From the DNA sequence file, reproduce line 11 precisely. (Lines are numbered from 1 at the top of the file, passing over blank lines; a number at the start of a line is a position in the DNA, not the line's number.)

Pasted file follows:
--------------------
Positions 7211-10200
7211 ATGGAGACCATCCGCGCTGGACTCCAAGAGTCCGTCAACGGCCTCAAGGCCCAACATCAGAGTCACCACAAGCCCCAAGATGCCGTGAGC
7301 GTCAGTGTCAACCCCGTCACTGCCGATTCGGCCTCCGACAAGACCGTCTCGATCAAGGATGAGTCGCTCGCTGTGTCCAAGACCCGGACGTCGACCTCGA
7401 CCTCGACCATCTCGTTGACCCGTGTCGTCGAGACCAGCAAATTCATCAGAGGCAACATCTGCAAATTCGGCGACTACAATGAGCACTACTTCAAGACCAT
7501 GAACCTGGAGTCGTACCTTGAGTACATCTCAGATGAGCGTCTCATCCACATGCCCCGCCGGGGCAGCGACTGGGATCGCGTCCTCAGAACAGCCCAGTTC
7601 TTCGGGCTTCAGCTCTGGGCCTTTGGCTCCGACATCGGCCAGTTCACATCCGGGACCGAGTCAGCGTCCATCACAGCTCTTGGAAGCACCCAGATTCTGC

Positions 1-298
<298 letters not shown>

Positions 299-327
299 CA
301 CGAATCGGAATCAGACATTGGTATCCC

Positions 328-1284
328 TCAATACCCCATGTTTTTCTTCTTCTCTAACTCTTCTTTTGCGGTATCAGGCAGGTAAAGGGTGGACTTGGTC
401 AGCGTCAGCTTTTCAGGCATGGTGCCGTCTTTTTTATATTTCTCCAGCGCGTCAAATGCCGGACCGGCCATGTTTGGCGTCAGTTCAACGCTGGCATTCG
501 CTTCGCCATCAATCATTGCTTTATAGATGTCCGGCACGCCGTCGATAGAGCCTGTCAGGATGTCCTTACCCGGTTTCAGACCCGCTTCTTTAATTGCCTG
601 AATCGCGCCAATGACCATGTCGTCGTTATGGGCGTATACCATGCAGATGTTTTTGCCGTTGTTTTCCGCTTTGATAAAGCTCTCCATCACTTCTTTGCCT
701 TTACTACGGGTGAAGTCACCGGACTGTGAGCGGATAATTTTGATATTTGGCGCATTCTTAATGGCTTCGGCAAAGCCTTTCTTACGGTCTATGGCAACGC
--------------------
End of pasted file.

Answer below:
301 CGAATCGGAATCAGACATTGGTATCCC